Recently, a friend asked me about budgets. Actually, more than one friend has brought up the topic. Maybe it is because of my love for Excel spreadsheets. Maybe it is because they think I have the wisdom of age and might know something. Maybe they are just desperate, and I am a listening ear. Regardless of their reasons, I savor the challenge of making income and expense formulas to help my friends reach their financial goals. It’s especially rewarding when we are talking about someone else’s money. So message me if you want to chat.
Talking face-to-face about money and budgets can be intimidating, though. Thus this book list. Here are a few books I recommend, or I have had recommended to me, that might give you some insights on how to handle your income statement, increase your financial literacy, or just learn how others handle money.
You Need a Budget by Jesse Mecham
As I listened to Mecham read his book, I found myself nodding my head frequently. His advice for those new to the budget arena or looking to change their accounting strategies was right on target. He has an entire website dedicated to helping spenders find a way to meet their financial goals.
As always, you are welcome to whatever personal beliefs you may have, but for me, the Bible has given tremendous financial wisdom. More than 2,300 verses in the Bible deal with money and how to deal with it. The verses apply to all walks of life, such as Proverbs 10:4-5, “Lazy hands make for poverty, but diligent hands bring wealth. He who gathers crops in summer is a prudent son, but he who sleeps during harvest is a disgraceful son.”
The Richest Man in Babylon by George S. Clason
Since its publication in 1926, readers have looked to Clason’s collection of parables to gain wisdom in the money realm. The short book – less than 150 pages, depending on your edition – gives timeless saving and investing rules. One of the oft-quoted sentiments of the book is regarding paying yourself first. Clason writes, “A part of all I earn is mine to keep.’ Say it in the morning when you first arise. Say it at noon. Say it at night. Say it each hour of every day. Say it to yourself until the words stand out like letters of fire across the sky.”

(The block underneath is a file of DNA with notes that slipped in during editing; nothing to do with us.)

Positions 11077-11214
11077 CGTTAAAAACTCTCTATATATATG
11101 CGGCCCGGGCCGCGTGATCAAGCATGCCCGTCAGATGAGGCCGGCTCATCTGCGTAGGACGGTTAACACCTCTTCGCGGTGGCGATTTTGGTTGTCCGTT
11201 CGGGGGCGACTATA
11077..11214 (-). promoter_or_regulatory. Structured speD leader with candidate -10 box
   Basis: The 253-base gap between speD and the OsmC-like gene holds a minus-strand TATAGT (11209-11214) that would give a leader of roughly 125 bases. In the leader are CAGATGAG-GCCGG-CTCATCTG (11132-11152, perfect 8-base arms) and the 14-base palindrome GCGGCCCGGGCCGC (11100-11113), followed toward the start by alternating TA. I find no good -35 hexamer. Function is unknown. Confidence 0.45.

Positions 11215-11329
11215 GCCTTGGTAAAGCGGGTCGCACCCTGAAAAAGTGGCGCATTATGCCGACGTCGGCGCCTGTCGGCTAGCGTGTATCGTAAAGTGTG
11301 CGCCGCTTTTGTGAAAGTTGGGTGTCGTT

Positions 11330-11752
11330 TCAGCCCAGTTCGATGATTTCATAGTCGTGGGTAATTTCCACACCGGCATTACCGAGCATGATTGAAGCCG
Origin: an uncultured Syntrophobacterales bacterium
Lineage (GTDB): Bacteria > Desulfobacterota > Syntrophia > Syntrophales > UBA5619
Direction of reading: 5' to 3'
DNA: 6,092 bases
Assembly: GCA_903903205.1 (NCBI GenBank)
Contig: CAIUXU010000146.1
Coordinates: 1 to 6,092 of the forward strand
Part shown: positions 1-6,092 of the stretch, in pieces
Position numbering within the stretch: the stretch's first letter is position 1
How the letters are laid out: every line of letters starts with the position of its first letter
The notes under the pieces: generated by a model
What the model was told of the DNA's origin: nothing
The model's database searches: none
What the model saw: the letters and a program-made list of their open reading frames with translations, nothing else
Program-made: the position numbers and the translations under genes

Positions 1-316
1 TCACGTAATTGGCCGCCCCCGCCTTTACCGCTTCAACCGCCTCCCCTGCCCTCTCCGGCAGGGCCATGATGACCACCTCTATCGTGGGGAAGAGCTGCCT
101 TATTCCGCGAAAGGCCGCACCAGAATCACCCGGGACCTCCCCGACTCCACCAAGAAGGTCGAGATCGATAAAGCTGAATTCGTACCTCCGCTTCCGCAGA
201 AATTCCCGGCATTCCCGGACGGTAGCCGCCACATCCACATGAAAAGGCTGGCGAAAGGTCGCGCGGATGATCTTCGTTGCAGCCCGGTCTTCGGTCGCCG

Get Rich Carefully by Jim Kramer
As the host of Mad Money, Jim Kramer is known for his over-the-top shenanigans and loud, attention-grabbing methods. In his book, though, all the bells and whistles are, and he gives you tactical advice on how to start working with the investment system. His experience as a Wall Street investor provides him with the knowledge, and his grasp of communication allows him to share in a way that is easy to follow.
Rich Dad, Poor Dad by Robert Kiyosaki
This book cemented my conviction that you should learn from someone with the life you want. Robert Kiyosaki compares two different mindsets in his book and encourages readers to follow the path that gives them the results that they want. I appreciated Kiyosaki’s personable demonstration contrasting a traditional education then job model with the entrepreneurial pathway. Reading this book pushed me to find a mentor to learn from who had the financial footing I was looking for.
Your Money or Your Life by Vicki Robin
Thank you for this recommendation, Juan. Vicki Robin’s book details the transformative concept that satisfaction with money is more than dollar bills in the bank. She challenges readers to take a more holistic approach to money and look for ways to save money and maintain the quality of life that they want. In addition to her book, check out her Life Energy Calculator on her website.
Atomic Habits by James Clear
Okay, this book isn’t technically about money, but I can’t recommend it enough to anyone who is looking for ways to change their habits regarding dollars and cents. James Clear outlines numerous valuable methods for altering your life, and all of them can be applied to your budget. This book is a must-read for establishing new routines in your life, and I’d love to hear how you apply the principles to your money questions.